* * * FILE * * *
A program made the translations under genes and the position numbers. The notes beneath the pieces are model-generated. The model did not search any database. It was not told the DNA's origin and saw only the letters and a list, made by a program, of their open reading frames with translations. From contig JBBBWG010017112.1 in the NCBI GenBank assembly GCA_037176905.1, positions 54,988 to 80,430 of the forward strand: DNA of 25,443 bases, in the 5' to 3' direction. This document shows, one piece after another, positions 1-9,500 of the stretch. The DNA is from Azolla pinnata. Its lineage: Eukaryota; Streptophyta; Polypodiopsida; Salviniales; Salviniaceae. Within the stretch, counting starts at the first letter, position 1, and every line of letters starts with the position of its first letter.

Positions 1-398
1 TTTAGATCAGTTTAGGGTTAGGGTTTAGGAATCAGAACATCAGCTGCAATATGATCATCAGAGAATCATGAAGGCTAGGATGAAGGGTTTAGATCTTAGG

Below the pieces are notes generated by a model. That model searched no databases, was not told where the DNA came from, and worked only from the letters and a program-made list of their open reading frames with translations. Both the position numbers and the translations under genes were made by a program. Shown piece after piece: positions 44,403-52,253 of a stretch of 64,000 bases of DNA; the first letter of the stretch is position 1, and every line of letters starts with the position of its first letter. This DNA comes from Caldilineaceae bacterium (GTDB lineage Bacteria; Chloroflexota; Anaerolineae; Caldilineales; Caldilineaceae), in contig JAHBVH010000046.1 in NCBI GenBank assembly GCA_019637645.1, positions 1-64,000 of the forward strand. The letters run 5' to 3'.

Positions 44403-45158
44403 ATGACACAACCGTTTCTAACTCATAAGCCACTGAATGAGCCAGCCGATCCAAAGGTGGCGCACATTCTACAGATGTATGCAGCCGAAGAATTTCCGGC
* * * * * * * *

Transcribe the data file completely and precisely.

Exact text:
A program made the translations under genes and the position numbers. The notes beneath the pieces are model-generated. The model did not search any database. It was not told the DNA's origin and saw only the letters and a list, made by a program, of their open reading frames with translations. From contig JBBBWG010017112.1 in the NCBI GenBank assembly GCA_037176905.1, positions 54,988 to 80,430 of the forward strand: DNA of 25,443 bases, in the 5' to 3' direction. This document shows, one piece after another, positions 1-9,500 of the stretch. The DNA is from Azolla pinnata. Its lineage: Eukaryota; Streptophyta; Polypodiopsida; Salviniales; Salviniaceae. Within the stretch, counting starts at the first letter, position 1, and every line of letters starts with the position of its first letter.

Positions 1-398
1 TTTAGATCAGTTTAGGGTTAGGGTTTAGGAATCAGAACATCAGCTGCAATATGATCATCAGAGAATCATGAAGGCTAGGATGAAGGGTTTAGATCTTAGG

Below the pieces are notes generated by a model. That model searched no databases, was not told where the DNA came from, and worked only from the letters and a program-made list of their open reading frames with translations. Both the position numbers and the translations under genes were made by a program. Shown piece after piece: positions 44,403-52,253 of a stretch of 64,000 bases of DNA; the first letter of the stretch is position 1, and every line of letters starts with the position of its first letter. This DNA comes from Caldilineaceae bacterium (GTDB lineage Bacteria; Chloroflexota; Anaerolineae; Caldilineales; Caldilineaceae), in contig JAHBVH010000046.1 in NCBI GenBank assembly GCA_019637645.1, positions 1-64,000 of the forward strand. The letters run 5' to 3'.

Positions 44403-45158
44403 ATGACACAACCGTTTCTAACTCATAAGCCACTGAATGAGCCAGCCGATCCAAAGGTGGCGCACATTCTACAGATGTATGCAGCCGAAGAATTTCCGGC